Nikkei scales 21-month high, heads for best yearly gain since 2005

Thu Dec 27, 2012 2:53am GMT

* Nikkei rises 1.4 pct, Topix up 1.3 pct
    * Nikkei up 23 percent this year

    By Dominic Lau
    TOKYO, Dec 27 (Reuters) - The Nikkei share average climbed
1.4 percent to a 21-month high on Thursday, led by exporters, as
the new Japanese prime minister's vow to battle deflation and a
strong currency weighed on the yen.
    The Nikkei advanced 140.13 points to 10,370.49 by
the midday break, rising for the third consecutive session and
taking the index deeper into "overbought" territory, with its
14-day relative strength index at 78.5, far above 70 which is
considered overbought and often indicates an imminent pullback.
    The benchmark has risen 19.8 percent over the past six
weeks, taking the year-to-date gain for the Nikkei to 22.7
percent, outpacing a 12.9 percent rise in the U.S. S&P 500
 and a 14.7 percent gain in the pan-European STOXX Europe
600.
    It is on track to log its best yearly gain since 2005.
    "People are back in the office today...and putting on some
positions based on what we saw after the cabinet appointment and
LDP policy decision," a dealer at a foreign brokerage said,
referring to the ruling party.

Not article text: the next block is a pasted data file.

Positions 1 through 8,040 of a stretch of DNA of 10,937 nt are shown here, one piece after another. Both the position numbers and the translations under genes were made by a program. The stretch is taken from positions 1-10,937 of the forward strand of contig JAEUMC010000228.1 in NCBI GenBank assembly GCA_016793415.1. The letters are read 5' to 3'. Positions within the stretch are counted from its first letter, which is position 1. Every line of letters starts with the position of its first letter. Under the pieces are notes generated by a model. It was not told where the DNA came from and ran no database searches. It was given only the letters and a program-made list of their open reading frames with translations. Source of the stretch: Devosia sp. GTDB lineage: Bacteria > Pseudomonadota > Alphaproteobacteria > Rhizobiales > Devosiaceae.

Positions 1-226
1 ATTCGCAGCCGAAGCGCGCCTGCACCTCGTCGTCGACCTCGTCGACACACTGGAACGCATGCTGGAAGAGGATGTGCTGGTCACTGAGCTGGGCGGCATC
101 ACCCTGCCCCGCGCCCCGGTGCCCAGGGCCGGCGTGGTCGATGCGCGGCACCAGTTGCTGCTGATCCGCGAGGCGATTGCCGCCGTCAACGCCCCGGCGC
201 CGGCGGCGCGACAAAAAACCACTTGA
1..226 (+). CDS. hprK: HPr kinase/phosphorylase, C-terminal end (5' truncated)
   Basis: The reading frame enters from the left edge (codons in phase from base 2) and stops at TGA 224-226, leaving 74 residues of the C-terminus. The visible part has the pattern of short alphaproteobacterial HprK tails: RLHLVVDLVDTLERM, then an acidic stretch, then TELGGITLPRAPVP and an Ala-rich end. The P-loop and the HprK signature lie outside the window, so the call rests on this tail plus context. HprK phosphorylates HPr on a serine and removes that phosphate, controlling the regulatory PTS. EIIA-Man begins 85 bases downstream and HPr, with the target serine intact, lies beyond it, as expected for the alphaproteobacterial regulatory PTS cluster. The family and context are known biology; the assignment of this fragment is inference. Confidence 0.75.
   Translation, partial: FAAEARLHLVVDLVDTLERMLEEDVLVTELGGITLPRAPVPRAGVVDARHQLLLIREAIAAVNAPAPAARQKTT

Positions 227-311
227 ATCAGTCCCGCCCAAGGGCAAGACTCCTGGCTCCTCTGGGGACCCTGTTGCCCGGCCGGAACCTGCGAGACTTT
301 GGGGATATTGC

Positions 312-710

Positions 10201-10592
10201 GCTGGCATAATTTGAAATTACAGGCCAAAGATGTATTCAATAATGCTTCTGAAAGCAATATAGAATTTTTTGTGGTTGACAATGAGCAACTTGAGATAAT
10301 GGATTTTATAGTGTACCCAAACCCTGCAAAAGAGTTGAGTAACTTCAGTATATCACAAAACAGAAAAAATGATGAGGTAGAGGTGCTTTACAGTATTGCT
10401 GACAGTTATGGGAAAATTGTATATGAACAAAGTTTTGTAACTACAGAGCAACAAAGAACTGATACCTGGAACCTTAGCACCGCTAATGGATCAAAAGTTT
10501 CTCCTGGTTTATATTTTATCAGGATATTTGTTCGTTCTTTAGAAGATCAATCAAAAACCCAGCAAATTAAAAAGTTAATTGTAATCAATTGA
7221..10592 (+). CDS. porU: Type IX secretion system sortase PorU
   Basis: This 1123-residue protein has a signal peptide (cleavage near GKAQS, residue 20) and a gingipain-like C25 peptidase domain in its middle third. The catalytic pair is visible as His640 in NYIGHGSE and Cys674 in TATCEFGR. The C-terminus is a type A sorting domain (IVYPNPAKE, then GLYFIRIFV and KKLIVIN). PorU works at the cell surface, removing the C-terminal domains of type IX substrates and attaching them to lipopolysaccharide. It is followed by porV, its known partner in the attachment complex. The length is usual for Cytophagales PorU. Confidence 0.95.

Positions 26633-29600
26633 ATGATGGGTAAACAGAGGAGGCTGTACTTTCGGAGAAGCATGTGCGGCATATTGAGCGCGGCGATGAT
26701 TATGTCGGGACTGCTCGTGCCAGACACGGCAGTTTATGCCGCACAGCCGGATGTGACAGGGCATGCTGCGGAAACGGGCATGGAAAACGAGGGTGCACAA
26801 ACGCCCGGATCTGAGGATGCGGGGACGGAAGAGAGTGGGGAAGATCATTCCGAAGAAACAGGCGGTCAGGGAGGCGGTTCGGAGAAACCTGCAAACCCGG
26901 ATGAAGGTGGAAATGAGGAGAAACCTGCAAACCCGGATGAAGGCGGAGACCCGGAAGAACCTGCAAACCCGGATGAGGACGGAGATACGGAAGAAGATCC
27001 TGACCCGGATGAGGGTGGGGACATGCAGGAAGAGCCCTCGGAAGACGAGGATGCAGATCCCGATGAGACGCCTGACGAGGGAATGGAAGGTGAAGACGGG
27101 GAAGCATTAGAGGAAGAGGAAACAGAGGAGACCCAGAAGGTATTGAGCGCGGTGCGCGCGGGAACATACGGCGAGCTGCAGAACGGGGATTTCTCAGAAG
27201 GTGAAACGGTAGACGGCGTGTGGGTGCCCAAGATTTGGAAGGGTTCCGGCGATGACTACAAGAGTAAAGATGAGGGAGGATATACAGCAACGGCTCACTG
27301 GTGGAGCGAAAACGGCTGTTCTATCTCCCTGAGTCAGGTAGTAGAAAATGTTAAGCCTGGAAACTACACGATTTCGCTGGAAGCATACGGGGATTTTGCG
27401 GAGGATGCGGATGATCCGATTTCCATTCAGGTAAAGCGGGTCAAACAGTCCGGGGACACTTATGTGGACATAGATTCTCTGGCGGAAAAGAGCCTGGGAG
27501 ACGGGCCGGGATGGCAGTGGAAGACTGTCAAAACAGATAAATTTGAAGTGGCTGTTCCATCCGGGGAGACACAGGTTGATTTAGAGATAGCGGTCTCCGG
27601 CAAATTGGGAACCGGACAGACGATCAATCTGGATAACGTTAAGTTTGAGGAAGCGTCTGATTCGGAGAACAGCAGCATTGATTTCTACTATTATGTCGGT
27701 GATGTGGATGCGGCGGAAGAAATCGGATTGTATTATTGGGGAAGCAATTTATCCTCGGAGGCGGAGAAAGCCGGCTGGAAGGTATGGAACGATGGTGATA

"It's going to be interesting to see what's going to happen
in the market in the afternoon session and tomorrow because
Tokyo closes pretty much for the entirety of next week. There is
a lot of headline risk that could happen...I would not be
surprised to see some profit-taking," the dealer said.
    Finance Minister Taro Aso said Prime Minister Shinzo Abe has
ordered him to compile a stimulus package without sticking to
the previous government's cap on new bond issues, signalling a
more aggressive policy to kick-start the ailing economy.
    Exporters benefiting from the yen's weakness included Toyota
Motor Corp, Honda Motor Co, TDK Corp 
and Panasonic Corp, all up between 1.3 and 2.9 percent.
    The yen hit a more than two-year low of 85.835 yen to the
dollar. A weaker yen helps lift exporters' overseas earnings
when repatriated, thereby improving their competitiveness,
particularly against South Korean and Chinese rivals.
    Helped by the yen weakness, the pace of deterioration in
Japanese companies' earnings outlook has slowed further in
December.
    Their one-month earnings momentum - analysts' earnings
upgrades minus downgrades as a total of estimates - stood at
-7.2 percent, versus -10.9 percent in November and -12.2 percent
in December.
    Banks' one-month earnings momentum improved to 14
percent from 5.3 percent last month. The sector was up 1.7
percent on Thursday morning.
Insurers also rose, up 1.7 percent, as the rally in
stocks boosted the value of their equity holdings.
    The broader Topix gained 1.3 percent to 858.86 in
active trade on Thursday morning, with volume slightly above its
full daily average of the past 90 trading days.
    Japanese equities carry a 12-month forward price-to-earnings
ratio of 12.6, slightly cheaper than the S&P 500's 12.8, but
more expensive than STOXX Europe 600's 11.5, data from Thomson
Reuters Datastream showed.
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